Growth regulators can be sprayed on carpets, bedding and furniture where eggs and larvae develop as well as directly on pets' fur. Indoors, the chemicals remain active for up to three months, making them extremely effective for long-term household flea control, says Lewis. Three insect growth regulators are available for homeowner use: methoprene, which is also used for larval mosquito control, under the brand names Precor and Ovitrol; pyriproxyfen, sold as Nylor or Archer; and fenoxycarb, sold as Torus.
Fleas are also suffering from insect development inhibitors, which prevent eggs from hatching. Marketed through veterinarians under the name Program, lufenuron is fed to pets in pill or liquid form that slowly releases into the pet's bloodstream. When a female flea bites a treated pet, she ingests lufenuron along with the blood. Inside the flea, lufenuron is absorbed by developing eggs. As long as the female feeds on the treated pet, she will produce eggs that won't hatch. No more eggs, no more fleas, no more problem.
Since their introduction five years ago, insect growth regulators have been so successful at suppressing fleas that professional pest control operators are a little worried. Except in New England, pest control companies' income from flea accounts has sagged across the nation, according to a report last year by University of California entomologist Nancy Hinkle.
"I wouldn't say it's dead, but the market for professional flea control has decreased significantly in the past few years," Hinkle said in a recent telephone interview.
According to her estimates, pest control companies currently reap about $348 million of the total $4.31 billion that pet owners spend annually on flea control. That's only about eight percent of the market. That share is even smaller when the $1 billion or so spent each year at the vet on flea-related medical problems like dermatitis and tapeworms is added in.
Why the slump? Part of the decline, says Hinkle, is due in parts of the country to drier weather, which dampens outbreaks of fleas. However, Hinkle observes, more pet owners are turning to their vets for the new breed of flea control products, particularly those containing insect growth regulators.
Adding to the exterminator's woes are powerful "on-the-pet" pesticides available only through veterinarians, such as imidacloprid (Advantage), fipronil (Frontline), and fenthion (Pro-Spot) that effectively kill adult fleas for a month or more with each application.
Lest fleas should think the outdoors are safe for raising families, homeowners have a number of effective yard and garden flea products at their disposal, including new biological insecticides that contain flea-busting parasitic worms. Sold at retail home and garden centers under the name Millenia, BioFlea 100, BioFlea Halt and Nature Guard for Fleas, encapsulated parasitic worms are dissolved in water then sprayed over the lawn, especially on "hot spots" where immature fleas thrive: under bushes, dog houses, wherever pets rest.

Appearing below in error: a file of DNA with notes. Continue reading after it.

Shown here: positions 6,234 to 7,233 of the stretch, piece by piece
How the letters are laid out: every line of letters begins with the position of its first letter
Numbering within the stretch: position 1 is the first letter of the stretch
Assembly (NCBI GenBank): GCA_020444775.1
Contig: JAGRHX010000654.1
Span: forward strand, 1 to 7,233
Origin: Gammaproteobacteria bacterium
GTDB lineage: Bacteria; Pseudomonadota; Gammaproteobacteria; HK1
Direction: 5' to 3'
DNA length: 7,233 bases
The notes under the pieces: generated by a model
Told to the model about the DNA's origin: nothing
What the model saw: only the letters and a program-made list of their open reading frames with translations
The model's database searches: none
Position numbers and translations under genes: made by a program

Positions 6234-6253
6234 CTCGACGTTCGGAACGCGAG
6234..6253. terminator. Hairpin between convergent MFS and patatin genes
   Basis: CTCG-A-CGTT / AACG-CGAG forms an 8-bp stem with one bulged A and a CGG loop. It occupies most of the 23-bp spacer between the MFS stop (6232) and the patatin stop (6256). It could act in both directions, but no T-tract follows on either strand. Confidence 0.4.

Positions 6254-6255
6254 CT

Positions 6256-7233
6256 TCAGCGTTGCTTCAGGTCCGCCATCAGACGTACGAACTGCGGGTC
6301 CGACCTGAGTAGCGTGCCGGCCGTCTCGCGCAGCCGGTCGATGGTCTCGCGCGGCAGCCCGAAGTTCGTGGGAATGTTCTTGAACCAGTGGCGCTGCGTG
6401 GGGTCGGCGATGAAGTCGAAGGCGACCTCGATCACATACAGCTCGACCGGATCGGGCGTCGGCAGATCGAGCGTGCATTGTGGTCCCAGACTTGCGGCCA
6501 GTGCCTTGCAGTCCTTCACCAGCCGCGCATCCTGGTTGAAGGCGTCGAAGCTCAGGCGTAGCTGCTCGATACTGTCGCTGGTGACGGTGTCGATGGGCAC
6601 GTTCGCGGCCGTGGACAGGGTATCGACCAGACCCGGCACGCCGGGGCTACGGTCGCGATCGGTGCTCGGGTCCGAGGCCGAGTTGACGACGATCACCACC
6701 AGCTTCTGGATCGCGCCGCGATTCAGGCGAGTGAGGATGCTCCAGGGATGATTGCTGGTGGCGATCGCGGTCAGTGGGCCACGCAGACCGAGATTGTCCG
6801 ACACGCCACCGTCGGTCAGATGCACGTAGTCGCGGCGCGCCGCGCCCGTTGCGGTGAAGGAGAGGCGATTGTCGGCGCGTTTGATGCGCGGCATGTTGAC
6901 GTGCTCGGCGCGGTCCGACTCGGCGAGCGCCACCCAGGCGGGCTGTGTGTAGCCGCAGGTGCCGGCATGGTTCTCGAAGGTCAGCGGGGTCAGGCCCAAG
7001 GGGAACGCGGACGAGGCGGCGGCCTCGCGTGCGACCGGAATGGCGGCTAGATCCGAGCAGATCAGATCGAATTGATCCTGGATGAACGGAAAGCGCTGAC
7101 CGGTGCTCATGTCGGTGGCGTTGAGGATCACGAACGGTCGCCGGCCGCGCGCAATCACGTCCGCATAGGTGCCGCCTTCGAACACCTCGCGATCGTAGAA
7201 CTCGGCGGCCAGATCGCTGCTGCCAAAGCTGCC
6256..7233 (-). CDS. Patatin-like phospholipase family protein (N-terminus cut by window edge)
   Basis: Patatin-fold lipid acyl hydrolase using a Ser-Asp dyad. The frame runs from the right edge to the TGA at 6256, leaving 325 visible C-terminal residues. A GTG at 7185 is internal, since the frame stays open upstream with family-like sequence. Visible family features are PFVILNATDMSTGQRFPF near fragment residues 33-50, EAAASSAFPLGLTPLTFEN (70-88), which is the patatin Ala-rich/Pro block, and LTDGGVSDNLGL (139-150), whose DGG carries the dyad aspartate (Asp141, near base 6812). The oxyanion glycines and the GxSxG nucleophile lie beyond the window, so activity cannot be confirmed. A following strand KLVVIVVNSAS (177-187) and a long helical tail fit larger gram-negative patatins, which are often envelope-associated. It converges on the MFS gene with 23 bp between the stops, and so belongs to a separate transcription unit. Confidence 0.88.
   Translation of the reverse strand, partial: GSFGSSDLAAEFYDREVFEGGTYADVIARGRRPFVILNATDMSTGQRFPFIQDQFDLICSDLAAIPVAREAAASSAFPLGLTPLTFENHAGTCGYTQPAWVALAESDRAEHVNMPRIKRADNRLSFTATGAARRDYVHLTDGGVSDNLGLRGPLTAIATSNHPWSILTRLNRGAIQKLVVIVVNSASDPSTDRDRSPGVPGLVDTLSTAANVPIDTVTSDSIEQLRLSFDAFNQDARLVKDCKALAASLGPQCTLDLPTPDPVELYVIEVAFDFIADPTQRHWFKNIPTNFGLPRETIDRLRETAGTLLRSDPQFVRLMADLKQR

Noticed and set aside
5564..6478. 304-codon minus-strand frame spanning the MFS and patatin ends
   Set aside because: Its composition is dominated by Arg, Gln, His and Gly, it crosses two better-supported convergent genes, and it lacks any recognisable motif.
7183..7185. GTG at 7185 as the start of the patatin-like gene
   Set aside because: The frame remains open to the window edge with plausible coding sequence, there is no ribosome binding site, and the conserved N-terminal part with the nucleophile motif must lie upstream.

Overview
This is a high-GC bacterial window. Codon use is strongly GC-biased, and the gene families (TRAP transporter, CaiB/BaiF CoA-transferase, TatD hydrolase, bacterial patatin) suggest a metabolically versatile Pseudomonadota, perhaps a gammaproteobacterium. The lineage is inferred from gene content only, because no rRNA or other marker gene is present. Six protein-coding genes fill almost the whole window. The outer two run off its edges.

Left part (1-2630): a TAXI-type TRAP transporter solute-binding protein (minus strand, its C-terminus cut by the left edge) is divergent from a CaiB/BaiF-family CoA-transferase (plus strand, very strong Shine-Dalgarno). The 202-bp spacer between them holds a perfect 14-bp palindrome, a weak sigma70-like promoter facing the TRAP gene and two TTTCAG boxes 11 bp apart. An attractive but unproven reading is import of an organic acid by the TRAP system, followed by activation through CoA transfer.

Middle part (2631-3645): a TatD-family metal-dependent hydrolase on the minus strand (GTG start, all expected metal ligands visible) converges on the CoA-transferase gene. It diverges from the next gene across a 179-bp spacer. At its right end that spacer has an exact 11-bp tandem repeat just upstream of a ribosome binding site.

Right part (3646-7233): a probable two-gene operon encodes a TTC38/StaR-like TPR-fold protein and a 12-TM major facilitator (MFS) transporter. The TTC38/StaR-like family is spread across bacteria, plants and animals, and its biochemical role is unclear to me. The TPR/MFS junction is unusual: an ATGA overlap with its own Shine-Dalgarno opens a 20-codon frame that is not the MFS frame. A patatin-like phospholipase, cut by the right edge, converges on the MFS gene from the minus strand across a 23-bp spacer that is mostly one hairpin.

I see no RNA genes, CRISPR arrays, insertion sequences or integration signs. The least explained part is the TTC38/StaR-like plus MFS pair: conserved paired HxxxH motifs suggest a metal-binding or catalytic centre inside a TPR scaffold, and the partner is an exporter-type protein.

Once in the soil, the worms seek out and attack flea larvae and pupae, infecting them with bacteria lethal to fleas. With no more fleas, the worms die.
Are fleas history then?
"No, I don't think so," says Lewis, the world-class flea expert, adding that only a handful of flea species pose a problem to people. "There are still lots more out there."
Hinkle isn't writing off fleas, either, especially not cat fleas, the most common flea in North America.
"The cat flea has eclectic tastes," says Hinkle. "It'll feed on a variety of hosts: raccoons, possums, squirrels, groundhogs, just about any mammal. So fleas aren't going away. We might rid our lives of them for a while, but it's just a temporary situation. As long as we let our pets outside, we'll continue to have problems with fleas."
That seems to be the case in these parts, judging, at least, from the experience of local exterminator David Phillipe.
"Business has been picking up since the early part of July, on account of the heat and humidity," reports Phillipe, owner and operator of Pest Control, Inc. in Davidsonville and 20-year veteran of flea wars. "Lately, I'm going out on two to three jobs each day," says Phillipe, including both home and yard treatments. This year, he says fleas are hopping highest in Calvert County, where the sandy soil makes an ideal incubator for flea eggs and larvae.
In a typical year, Phillipe sees two explosions of fleas: once in early spring, when the weather turns warm, then again in early fall, after the first cold snap.
"That's when people first cut on their heat. As soon as they do, the eggs start hatching."
So we can't say 'so long' to fleas just yet. Just as well, too. It's hard to imagine life without them.
Invasion: Nibbling Nutria Menace Marshland
You're sipping an afternoon cocktail poolside. The sun's rays feel deliciously warm. You glance around your yard, only to notice something else is napping in the sun. It's some sort of rodent. It looks to be an extremely large muskrat with huge teeth. You jump up in fear of this odd creature - when it awakens and hurries away, too. Phew!
Bayside residents may recognize this scenario.
The culprit is the nutria, Myocastor coypus, and he's chomping his way along the Eastern and Western shores, eating vegetation and annoying homeowners.